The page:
A Tale Of Two Pools

And a very cool covered porch

Ryan Davis

By Ryan Davis

Posted on June 14, 2018
Wooden Home Porch with Natural Views

There is a view, and that view is to the west.

That’s great, because the hills that roll west into Texas’ vastness are a beautiful thing to behold. Looking out, they seem to go forever, on and on until the magical Guadalupe Mountains and the high desert plateau. It’s a great expanse to think about, to perceive, augmented even more by classic Texas sunsets. But how do you take advantage of all this glory without getting roasted by the sun?

Before Facade 002

Many fail at this. In the before photo seen at right, two decks were constructed to take in the view, one on top of the other off the back of the house. The 2nd story deck opened directly off the master bedroom. But our clients didn’t really use their bedroom as living space; they didn’t hang out there, so they didn’t hang out on the deck either. Crucially though, the decks were way too shallow; the sun could easily reach the sitting area from most angles, heating the space to uncomfortable temperatures.

Meanwhile the lower deck was cut off from an easy way to get to the landscape beyond. As the eye is led outwards into the landscape, it feels natural to have the option to walk out and meet it. Railings surrounding the decks prevented this—as did the considerable drop from the deck to the yard. The only way down was a small stair that came off a side porch, landing alongside some shrubs that hugged the skirt of the porch.

Home Back Porch New 2000

We made some changes.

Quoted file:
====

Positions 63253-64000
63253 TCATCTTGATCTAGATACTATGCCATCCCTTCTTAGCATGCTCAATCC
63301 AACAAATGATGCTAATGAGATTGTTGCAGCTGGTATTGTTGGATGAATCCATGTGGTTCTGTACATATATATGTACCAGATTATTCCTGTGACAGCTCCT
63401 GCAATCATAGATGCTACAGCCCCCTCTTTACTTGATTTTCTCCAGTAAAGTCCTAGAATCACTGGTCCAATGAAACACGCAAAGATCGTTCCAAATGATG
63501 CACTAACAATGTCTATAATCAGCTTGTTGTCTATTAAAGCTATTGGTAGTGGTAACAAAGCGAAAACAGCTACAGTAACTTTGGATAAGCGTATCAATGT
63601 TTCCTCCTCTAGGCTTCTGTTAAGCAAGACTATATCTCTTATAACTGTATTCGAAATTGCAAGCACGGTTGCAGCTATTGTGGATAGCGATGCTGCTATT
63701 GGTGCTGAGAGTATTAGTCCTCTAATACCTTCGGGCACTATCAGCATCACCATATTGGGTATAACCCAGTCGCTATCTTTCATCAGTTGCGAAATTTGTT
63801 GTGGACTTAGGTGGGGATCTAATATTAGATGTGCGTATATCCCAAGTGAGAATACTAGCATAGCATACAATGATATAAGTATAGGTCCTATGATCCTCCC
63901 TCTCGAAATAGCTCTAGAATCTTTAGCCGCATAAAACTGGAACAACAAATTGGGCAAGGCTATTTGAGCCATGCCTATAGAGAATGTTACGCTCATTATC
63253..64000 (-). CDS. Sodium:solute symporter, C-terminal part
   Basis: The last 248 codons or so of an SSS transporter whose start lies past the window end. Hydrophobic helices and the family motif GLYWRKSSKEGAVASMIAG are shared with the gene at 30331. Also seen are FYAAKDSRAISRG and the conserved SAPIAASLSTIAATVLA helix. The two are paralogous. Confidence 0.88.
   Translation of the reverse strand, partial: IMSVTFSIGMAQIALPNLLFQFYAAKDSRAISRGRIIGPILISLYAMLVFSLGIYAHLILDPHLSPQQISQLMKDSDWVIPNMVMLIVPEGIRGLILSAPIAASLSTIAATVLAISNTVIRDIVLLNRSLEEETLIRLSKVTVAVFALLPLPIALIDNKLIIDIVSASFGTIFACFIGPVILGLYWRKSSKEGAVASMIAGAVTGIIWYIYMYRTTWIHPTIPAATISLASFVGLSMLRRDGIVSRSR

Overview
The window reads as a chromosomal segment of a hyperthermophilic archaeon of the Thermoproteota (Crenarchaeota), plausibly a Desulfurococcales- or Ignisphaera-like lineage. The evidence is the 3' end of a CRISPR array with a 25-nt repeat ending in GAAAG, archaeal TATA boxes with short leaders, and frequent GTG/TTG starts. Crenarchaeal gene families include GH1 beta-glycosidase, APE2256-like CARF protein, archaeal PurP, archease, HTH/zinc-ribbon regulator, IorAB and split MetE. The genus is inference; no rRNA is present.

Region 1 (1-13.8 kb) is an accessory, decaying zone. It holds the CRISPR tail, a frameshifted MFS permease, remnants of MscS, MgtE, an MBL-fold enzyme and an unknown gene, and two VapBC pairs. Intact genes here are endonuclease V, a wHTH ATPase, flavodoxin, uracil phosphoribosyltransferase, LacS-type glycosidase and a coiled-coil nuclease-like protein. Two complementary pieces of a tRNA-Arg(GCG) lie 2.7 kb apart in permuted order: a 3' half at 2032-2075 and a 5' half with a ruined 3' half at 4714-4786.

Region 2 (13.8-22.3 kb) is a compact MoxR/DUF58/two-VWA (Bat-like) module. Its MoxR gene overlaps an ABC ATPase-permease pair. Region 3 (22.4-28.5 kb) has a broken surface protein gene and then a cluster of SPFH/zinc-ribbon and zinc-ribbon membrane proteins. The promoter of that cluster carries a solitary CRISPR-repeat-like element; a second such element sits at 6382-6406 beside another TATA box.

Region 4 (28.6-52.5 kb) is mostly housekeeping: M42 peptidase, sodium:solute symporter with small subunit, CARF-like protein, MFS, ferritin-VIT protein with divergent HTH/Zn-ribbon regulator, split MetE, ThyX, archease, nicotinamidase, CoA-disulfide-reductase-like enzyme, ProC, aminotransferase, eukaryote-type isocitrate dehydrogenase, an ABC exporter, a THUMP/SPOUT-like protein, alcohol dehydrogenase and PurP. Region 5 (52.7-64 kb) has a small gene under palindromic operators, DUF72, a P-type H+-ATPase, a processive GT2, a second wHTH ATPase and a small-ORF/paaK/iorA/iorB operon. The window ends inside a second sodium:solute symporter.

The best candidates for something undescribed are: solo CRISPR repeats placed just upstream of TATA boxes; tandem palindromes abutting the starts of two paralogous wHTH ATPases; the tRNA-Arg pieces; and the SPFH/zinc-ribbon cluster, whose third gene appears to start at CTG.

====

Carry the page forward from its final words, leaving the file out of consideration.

The upper porch was eliminated completely from the design. With that out of the way, we extended the bottom porch outwards towards the view, and made it wider in length along the façade—all covered with a very generous overhang—providing plenty of space for a seating area, a dining, area, and an outdoor kitchen. We nixed the railings for the least disruption to the view possible, while mitigating the sharp drop-off from the porch to the pool deck with a planter buffer zone.

Corten Buttress

Having cleared the way to the yard and to the view, we needed to make a place to go. So we added a pool with a generous pool deck that provides plenty of space for sunbathing. It’ s an expansive, clean rectangle, reflecting the lines of the planter. The pool has an infinity edge, further reinforcing the sense that the pool deck is suspended in space above the edge of the hill country. There’s another planter beyond the pool, a mighty corten steel buttress built against the mass of the pool, as well as a staircase to the yard below.

Large Backyard Residential Pool Surrounded by Trees
Large Backyard Residential Pool

Meanwhile, in a neighborhood across town,

we encounter a different pool, with a very similar shape, located in the central urban forest of North University. The home was recently recognized as a contributing architectural structure to the neighborhood—which the front façade clearly shows—but the back yard living space was less impressive. Several outbuildings filled the space, such that there wasn’t really an appealing place to enjoy the outdoors. This combined with a bizarre addition towards the rear of the home made for an awkward situation. But the lot—which stretches back to connect two parallel streets—had plenty of space to take advantage of. We tore down the addition and built a new one with new living space, screened porch, laundry room, guest bed and bath, and garage serving the back street entrance. The lot rises towards the street, so the backyard section was terraced, leaving a perfect rectangle in the midst of the “L” shape the addition created. We took advantage of this void to create a pool accompanied by planters, pavers, and strip of lawn. The master and guest bedrooms open to the pool, as well as the living area and screened in back porch, centering living and leisure spaces around a pleasant water focus. A fountain in the side of the retaining wall fills the yard with the sound of falling water.


photography by Tre Dunham & Ryan Davis 2018